Directed by Rodrigo Cortes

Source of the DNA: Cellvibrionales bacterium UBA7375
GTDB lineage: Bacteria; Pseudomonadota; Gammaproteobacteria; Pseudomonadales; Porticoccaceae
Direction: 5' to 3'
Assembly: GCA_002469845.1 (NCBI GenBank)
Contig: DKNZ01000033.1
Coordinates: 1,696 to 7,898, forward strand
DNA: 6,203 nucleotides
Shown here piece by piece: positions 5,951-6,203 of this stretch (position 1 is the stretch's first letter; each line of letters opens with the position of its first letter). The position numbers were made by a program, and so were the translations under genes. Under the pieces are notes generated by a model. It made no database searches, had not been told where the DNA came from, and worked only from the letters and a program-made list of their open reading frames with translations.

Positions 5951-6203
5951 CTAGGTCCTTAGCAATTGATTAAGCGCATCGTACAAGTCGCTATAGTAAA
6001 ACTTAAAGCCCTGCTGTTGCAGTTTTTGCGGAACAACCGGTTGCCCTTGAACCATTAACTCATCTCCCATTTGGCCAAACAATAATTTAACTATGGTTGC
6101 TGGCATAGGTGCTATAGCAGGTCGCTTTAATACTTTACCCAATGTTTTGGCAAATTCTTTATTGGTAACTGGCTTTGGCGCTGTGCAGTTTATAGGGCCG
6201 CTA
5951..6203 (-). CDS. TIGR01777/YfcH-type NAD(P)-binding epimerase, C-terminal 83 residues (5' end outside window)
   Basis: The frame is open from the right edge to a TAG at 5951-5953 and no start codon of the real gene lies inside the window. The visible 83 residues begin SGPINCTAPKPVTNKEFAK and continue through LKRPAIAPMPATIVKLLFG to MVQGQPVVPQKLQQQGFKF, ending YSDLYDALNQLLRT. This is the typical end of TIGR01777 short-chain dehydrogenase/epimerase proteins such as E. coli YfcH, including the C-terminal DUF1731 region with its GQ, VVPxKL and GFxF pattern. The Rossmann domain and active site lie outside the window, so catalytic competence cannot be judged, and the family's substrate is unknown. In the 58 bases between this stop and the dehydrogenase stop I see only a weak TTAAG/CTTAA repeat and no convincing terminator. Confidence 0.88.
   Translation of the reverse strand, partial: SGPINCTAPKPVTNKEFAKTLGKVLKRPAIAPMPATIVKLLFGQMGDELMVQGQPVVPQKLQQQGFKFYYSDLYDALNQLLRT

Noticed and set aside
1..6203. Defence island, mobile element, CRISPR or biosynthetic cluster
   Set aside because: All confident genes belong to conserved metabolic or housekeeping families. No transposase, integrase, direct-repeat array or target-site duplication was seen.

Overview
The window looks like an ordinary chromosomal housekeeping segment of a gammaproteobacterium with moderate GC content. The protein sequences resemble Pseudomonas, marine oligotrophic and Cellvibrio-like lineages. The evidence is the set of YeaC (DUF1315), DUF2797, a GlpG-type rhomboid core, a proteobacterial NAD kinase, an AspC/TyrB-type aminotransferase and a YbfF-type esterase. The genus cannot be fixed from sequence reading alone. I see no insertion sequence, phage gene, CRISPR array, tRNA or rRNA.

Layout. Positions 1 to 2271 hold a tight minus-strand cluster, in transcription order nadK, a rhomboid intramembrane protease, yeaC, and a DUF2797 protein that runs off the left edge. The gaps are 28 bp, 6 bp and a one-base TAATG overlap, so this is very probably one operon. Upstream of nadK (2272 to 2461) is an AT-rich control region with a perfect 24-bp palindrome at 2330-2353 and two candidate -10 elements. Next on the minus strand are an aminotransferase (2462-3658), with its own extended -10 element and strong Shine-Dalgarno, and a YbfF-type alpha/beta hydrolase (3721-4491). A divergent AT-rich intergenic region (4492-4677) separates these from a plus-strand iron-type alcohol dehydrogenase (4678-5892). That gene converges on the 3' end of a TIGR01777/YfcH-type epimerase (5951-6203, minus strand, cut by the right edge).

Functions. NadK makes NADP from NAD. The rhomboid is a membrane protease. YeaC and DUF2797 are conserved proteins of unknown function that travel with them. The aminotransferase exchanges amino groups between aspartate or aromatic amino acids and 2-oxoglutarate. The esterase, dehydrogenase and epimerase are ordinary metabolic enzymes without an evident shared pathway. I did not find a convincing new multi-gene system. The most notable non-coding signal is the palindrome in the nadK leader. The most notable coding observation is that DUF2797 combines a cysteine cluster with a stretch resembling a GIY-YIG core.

With his follow up to surprisingly effective single location thriller Buried, Rodrigo Cortés has proven to be a director of considerable vision and ability. As a writer, however, his cleverly staged situations lack the kind of revelatory perspective that marks great storytelling. Red Lights is most potent when it focuses on the procedural concerns of a couple of "academic Ghostbusters," as star Cillian Murphy (Batman Begins) so aptly puts it in the accompanying behind the scenes footage. Margaret Matheson (Sigourney Weaver) and her assistant, Tom Buckley (Murphy), travel the country on university funding to investigate various claims of paranormal activity. Challenging the often obviously duped claimants to demonstrate the phenomena under rigorous scientific control reveals a decidedly not supernatural cause in every single case. There is room to explore the psychological needs of people who would rather be scammed than face their mortality, but Cortés is more concerned with the mechanics of his grand-scale con than establishing personal motivations. To inject a sense of drama, Matheson's program is in danger of having its funding yanked when her white whale shows up. Simon Silver (a serviceable Roberto De Niro) is the anomaly she never had the chance to debunk, the one who shook her resolve. The world's most famous mentalist, Silver resurfaces after 30 years of retirement to stage a limited comeback tour. Matheson fears another confrontation with the wily performer, but Tom sees it as the perfect opportunity to put their work to the ultimate test. Red Lights, defined in the script as "discordant notes, things that shouldn't be there," is all about keeping an eye out for misdirection, and much like bedfellow The Sixth Sense, it's overly reliant on the impact of its eventual twist. Unlike Shyamalan's spooky thriller though, it's to the detriment of the journey. Cues are sloppy, hints are telegraphed and the result is underwhelming. Even so, Cortés demonstrates a flair for visual stylization, mixing the distracting trickery of a performance artist with the naturalism of a documentarian. In the disc's lone special feature, the filmmaker is very articulate about distilling the essence of his intentions. Hopefully the next story he constructs will have more substance to support his ambitious, but brittle architecture.
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